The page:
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Shalom . . . True Peace

Peace is . . . The absence of war and violence. The absence of noise. The absence of disturbance. Peace is certainly all of this, but these definitions are focused on the external.


Shalom, the Hebrew word for “peace,” literally means “peace, harmony, wholeness, completeness, prosperity, welfare, tranquility.” Shalom is a more interior, heart-felt, soul-rooted peace. When a Jewish person greets another with shalom, they are not wishing just an absence of noise, disturbance, and violence; they are wishing a complete contentment even in the midst of any fears, difficulties, or suffering.


Jesus offers his disciples shalom when he appears to them after the resurrection. He knows that they are feeling great sorrow over his death. He knows that they are afraid that they, too, might be persecuted. He knows that they are unsure about everything that he has taught them. He knows that as he stands before them, they are confused and doubtful. He knows that they need shalom. So he breathes his Spirit of Peace on them and wishes them shalom. He gives them the heart-felt, soul-rooted peace that only comes with the presence of the Holy Spirit. It really wasn’t until they received the fullness of the Holy Spirit at Pentecost that they realized the fullness of Christ’s peace. After that, it didn’t matter what difficulties they encountered; they retained their deeply rooted peace in Christ in the midst of all their grief and sufferings.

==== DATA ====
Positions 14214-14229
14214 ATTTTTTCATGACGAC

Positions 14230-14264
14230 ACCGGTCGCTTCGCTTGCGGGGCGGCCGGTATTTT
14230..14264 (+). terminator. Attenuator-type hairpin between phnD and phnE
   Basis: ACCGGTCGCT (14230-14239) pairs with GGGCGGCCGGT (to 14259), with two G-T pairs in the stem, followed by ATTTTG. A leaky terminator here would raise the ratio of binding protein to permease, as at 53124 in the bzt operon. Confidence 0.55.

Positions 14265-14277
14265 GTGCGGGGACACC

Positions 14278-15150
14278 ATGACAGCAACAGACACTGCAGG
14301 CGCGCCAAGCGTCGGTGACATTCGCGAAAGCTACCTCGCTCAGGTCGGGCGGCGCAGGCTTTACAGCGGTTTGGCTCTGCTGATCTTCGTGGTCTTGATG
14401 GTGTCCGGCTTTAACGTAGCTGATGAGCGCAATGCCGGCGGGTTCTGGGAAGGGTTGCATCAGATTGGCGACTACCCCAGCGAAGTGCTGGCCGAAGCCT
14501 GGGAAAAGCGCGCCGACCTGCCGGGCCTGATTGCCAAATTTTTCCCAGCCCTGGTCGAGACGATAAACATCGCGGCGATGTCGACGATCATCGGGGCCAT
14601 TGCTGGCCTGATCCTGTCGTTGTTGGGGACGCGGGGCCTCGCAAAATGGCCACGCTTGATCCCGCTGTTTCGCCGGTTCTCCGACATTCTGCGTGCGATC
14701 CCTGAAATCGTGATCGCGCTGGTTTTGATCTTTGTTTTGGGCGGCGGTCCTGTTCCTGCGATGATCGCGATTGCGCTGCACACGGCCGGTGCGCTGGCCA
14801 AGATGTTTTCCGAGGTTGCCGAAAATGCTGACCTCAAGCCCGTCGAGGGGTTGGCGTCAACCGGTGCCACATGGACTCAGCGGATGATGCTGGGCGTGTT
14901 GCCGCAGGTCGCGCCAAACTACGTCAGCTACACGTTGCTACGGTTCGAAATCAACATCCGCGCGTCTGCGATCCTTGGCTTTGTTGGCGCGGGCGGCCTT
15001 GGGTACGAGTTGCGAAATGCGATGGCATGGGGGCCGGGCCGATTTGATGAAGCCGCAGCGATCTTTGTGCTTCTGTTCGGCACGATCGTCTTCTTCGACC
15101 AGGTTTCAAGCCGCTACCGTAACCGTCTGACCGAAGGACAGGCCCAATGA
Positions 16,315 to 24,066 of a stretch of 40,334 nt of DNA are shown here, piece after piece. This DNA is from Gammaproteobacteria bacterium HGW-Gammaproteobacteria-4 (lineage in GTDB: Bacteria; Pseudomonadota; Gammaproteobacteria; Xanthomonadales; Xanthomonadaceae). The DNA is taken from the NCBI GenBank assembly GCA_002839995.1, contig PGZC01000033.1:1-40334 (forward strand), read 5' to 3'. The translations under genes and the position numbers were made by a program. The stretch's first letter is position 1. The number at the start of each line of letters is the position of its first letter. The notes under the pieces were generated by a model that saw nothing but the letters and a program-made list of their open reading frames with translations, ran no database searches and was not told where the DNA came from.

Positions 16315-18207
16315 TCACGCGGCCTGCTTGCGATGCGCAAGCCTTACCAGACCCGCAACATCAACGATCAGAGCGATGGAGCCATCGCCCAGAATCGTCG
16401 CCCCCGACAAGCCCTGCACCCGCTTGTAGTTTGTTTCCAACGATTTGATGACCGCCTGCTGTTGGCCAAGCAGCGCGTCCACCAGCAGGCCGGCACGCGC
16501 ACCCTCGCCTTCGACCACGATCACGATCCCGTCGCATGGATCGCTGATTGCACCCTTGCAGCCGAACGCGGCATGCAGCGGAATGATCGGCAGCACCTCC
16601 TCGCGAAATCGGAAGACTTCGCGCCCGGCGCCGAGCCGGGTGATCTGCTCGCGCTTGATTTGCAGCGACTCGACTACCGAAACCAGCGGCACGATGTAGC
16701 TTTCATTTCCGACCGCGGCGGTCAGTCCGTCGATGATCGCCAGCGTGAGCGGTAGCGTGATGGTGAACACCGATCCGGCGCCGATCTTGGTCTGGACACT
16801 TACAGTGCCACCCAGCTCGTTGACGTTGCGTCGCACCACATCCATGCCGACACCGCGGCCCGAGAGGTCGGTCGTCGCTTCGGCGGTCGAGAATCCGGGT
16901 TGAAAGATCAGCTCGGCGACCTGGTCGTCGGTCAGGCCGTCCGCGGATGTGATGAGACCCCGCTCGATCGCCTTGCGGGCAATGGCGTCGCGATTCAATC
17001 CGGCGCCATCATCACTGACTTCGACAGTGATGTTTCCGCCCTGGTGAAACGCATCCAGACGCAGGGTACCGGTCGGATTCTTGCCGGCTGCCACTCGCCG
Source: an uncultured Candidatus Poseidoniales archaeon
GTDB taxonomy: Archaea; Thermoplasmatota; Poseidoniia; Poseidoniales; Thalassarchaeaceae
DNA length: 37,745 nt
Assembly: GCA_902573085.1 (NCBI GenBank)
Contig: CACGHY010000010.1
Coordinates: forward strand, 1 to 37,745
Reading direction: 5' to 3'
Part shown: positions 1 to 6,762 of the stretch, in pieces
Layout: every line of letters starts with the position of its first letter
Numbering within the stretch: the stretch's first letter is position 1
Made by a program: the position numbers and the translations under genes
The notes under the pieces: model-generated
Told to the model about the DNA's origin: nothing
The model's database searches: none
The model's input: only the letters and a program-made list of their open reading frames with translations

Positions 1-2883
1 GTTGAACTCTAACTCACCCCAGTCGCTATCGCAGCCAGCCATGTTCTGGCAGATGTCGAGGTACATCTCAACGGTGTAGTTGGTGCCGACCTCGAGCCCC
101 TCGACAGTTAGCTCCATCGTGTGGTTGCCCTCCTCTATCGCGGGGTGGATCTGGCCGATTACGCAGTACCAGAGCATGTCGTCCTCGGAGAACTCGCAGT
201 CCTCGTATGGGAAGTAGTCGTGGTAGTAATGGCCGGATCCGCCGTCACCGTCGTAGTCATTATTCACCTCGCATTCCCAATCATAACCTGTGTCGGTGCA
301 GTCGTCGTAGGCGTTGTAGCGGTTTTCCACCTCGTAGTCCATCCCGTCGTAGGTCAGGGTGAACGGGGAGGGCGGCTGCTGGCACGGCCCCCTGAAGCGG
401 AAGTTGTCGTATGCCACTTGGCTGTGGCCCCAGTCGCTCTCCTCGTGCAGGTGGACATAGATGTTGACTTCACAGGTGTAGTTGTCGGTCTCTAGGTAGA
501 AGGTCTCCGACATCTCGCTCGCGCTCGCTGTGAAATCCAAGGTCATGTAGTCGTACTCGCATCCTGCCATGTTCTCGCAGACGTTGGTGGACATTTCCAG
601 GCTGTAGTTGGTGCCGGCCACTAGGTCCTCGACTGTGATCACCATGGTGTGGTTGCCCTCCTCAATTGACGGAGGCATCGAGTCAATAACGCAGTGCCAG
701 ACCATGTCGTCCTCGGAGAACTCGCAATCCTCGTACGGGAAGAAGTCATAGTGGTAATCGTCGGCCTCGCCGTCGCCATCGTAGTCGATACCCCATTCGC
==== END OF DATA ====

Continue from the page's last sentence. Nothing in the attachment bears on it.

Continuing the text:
Jesus speaks his shalom to us, too. Like his disciples, we are afraid and confused. We often doubt the presence of the resurrected Christ. We live in the midst of life’s difficulties. We are confused by the chaos of pain and violence in our broken world. Jesus breathes his Spirit of Peace on us, wishing us shalom: complete, heart-felt, soul-rooted contentment and tranquility. It is up to us, though, to open our hearts to receive the Spirit of Peace and allow shalom to penetrate into our souls. When we are open to experiencing this shalom, it will not matter what is happening around us or to us in our lives. Despite any difficulties and sufferings, we will retain the deeply rooted peace of Christ.


Through this Easter season, let us continually open our hearts to absorb the peace that Christ offers us. May we allow shalom to permeate our entire being so that we, in turn, might share shalom with everyone we encounter.

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